In topology, a discrete space is a particularly simple example of a topological space or similar structure, one in which the points form a discontinuous sequence, meaning they are isolated from each other in a certain sense. The discrete topology is the finest topology that can be given on a set, i.e., it defines all subsets as open sets. In particular, each singleton is an open set in the discrete topology.
In mathematics, general topology is the branch of topology that deals with the basic set-theoretic definitions and constructions used in topology. It is the foundation of most other branches of topology, including differential topology, geometric topology, and algebraic topology. Another name for general topology is point-set topology.
In mathematics, an order topology is a certain topology that can be defined on any totally ordered set. It is a natural generalization of the topology of the real numbers to arbitrary totally ordered sets.
In mathematics, the Hilbert cube, named after David Hilbert, is a topological space that provides an instructive example of some ideas in topology. Furthermore, many interesting topological spaces can be embedded in the Hilbert cube; that is, can be viewed as subspaces of the Hilbert cube.
In topology, a topological space with the trivial topology is one where the only open sets are the empty set and the entire space. Such spaces are commonly called indiscrete, anti-discrete, or codiscrete. Intuitively, this has the consequence that all points of the space are "lumped together" and cannot be distinguished by topological means. Every indiscrete space is a pseudometric space in which the distance between any two points is zero.
In the mathematical discipline of general topology, a Polish space is a separable completely metrizable topological space; that is, a space homeomorphic to a complete metric space that has a countable dense subset. Polish spaces are so named because they were first extensively studied by Polish topologists and logicians—Sierpiński, Kuratowski, Tarski and others. However, Polish spaces are mostly studied today because they are the primary setting for descriptive set theory, including the study of Borel equivalence relations. Polish spaces are also a convenient setting for more advanced measure theory, in particular in probability theory.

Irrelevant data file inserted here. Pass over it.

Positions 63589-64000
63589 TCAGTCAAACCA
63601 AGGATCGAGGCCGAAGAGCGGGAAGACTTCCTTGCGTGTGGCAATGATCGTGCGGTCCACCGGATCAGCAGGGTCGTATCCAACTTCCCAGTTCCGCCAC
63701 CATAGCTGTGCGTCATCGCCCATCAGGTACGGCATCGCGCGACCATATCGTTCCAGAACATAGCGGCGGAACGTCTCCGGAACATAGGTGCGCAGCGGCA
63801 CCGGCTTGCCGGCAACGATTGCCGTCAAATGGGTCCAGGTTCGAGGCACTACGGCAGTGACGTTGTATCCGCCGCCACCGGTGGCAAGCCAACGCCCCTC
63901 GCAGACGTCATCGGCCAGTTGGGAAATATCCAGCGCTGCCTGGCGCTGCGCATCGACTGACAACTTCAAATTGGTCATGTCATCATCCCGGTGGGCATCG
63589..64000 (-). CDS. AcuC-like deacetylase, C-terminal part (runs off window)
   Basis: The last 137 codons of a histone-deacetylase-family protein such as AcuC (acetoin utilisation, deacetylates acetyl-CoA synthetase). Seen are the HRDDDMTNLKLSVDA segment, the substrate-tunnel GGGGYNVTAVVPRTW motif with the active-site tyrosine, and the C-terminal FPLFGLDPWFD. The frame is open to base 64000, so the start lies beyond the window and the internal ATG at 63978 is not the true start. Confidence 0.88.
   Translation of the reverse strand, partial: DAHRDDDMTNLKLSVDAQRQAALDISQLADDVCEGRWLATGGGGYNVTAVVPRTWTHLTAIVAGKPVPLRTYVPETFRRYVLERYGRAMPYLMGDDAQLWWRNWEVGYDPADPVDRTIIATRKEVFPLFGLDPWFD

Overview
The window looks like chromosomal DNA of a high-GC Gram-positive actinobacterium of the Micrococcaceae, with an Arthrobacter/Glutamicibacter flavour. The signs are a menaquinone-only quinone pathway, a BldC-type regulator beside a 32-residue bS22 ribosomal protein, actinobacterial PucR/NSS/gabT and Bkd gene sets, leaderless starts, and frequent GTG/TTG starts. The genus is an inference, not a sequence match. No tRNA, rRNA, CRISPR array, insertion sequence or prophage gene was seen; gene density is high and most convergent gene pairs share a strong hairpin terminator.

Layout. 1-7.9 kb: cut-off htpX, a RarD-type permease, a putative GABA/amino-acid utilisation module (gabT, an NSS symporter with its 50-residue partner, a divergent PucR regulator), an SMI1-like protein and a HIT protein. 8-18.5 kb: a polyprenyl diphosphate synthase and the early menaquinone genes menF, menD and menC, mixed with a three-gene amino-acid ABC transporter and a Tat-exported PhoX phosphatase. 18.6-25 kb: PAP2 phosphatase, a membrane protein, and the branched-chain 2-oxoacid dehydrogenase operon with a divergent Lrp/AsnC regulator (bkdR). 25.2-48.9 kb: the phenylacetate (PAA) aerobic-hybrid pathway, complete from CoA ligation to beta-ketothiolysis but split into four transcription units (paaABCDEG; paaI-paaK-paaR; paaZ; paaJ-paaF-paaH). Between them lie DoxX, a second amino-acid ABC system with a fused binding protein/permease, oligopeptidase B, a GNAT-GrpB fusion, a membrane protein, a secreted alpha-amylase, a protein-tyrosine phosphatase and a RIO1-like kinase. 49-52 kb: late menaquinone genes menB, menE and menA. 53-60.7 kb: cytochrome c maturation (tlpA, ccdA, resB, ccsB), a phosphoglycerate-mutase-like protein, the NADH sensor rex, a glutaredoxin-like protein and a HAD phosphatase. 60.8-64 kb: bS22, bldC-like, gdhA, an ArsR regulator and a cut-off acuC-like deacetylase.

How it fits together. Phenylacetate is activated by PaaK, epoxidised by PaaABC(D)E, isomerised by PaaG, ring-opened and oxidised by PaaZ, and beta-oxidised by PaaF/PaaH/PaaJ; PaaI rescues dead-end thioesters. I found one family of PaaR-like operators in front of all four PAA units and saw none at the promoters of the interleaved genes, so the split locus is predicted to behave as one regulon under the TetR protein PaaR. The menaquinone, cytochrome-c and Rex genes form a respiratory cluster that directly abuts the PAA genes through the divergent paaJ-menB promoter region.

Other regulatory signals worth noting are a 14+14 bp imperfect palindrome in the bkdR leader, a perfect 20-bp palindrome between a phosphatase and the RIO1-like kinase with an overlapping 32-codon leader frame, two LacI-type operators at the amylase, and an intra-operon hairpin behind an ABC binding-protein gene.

In topology, a second-countable space, also called a completely separable space, is a topological space whose topology has a countable base. More explicitly, a topological space is second-countable if there exists some countable collection of open subsets of such that any open subset of can be written as a union of elements of some subfamily of . A second-countable space is said to satisfy the second axiom of countability. Like other countability axioms, the property of being second-countable restricts the number of open sets that a space can have.
In topology and related areas of mathematics, a subspace of a topological space X is a subset S of X which is equipped with a topology induced from that of X called the subspace topology.
In topology, a branch of mathematics, a topological manifold is a topological space which locally resembles real n-dimensional Euclidean space. Topological manifolds are an important class of topological spaces, with applications throughout mathematics. All manifolds are topological manifolds by definition. Other types of manifolds are formed by adding structure to a topological manifold. Every manifold has an "underlying" topological manifold, obtained by simply "forgetting" the added structure.
In mathematics, the particular point topology is a topology where a set is open if it contains a particular point of the topological space. Formally, let X be any set and p ∈ X. The collection
In mathematics, a topological space is called collectionwise normal if for every discrete family Fi of closed subsets of there exists a pairwise disjoint family of open sets Ui, such that Fi ⊂ Ui. A family of subsets of is called discrete when every point of has a neighbourhood that intersects at most one of the sets from . An equivalent definition demands that the above Ui are themselves a discrete family, which is stronger than pairwise disjoint.
 Simon Moulieras, Maciej Lewenstein and Graciana Puentes, Entanglement engineering and topological protection by discrete-time quantum walks, Journal of Physics B: Atomic, Molecular and Optical Physics 46 (10), 104005 (2013). https://iopscience.iop.org/article/10.1088/0953-4075/46/10/104005/pdf